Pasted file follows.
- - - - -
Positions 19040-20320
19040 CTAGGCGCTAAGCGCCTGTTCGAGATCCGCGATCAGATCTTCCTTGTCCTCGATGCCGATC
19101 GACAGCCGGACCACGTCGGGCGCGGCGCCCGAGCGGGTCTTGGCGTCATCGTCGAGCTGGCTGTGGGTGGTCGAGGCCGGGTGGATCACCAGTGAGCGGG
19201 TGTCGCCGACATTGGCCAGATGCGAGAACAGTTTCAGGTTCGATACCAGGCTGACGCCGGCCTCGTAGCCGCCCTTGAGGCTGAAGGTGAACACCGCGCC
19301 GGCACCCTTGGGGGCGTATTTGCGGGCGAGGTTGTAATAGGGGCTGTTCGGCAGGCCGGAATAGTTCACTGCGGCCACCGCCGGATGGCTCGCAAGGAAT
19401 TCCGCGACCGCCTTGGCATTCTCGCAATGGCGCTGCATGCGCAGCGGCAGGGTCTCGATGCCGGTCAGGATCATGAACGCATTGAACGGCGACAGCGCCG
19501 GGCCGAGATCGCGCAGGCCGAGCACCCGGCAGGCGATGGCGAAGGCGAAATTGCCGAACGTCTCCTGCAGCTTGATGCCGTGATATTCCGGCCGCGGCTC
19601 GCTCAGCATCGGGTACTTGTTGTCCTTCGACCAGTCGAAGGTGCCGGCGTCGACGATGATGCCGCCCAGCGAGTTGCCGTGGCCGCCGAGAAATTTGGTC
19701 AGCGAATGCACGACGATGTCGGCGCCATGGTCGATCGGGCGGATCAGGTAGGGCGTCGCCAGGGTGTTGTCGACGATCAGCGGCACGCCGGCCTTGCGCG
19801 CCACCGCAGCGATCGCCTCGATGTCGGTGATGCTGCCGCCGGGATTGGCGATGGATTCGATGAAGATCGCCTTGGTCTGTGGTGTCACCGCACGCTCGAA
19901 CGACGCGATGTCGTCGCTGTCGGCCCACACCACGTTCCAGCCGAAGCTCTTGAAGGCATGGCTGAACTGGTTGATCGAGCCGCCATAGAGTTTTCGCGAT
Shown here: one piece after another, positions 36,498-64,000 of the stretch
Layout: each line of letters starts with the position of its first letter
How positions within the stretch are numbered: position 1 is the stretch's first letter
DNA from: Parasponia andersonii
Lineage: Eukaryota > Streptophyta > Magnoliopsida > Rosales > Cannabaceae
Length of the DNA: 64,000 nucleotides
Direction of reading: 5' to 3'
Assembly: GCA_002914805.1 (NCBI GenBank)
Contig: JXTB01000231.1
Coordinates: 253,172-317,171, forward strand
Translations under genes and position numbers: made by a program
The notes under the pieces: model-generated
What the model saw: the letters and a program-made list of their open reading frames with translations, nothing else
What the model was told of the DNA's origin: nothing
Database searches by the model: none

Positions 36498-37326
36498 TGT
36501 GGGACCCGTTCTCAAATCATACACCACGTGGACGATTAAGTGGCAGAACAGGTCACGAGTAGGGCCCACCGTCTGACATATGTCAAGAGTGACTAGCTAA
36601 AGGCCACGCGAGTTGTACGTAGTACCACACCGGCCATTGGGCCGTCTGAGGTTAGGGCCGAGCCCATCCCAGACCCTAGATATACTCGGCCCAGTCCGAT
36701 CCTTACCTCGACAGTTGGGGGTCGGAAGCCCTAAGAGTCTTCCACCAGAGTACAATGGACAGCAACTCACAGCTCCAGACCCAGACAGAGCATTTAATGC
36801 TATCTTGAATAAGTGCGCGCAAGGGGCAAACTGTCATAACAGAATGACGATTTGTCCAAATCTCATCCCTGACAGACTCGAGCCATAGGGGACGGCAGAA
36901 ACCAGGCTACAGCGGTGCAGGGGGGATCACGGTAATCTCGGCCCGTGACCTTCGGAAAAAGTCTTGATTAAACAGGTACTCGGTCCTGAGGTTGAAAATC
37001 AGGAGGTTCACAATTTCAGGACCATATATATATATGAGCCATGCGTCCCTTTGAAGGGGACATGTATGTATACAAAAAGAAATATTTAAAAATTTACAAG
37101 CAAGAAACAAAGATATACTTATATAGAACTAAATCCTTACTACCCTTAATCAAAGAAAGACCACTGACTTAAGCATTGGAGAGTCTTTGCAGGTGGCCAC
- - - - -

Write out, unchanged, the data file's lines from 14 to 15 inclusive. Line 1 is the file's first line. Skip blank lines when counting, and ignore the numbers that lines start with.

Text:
How positions within the stretch are numbered: position 1 is the stretch's first letter
DNA from: Parasponia andersonii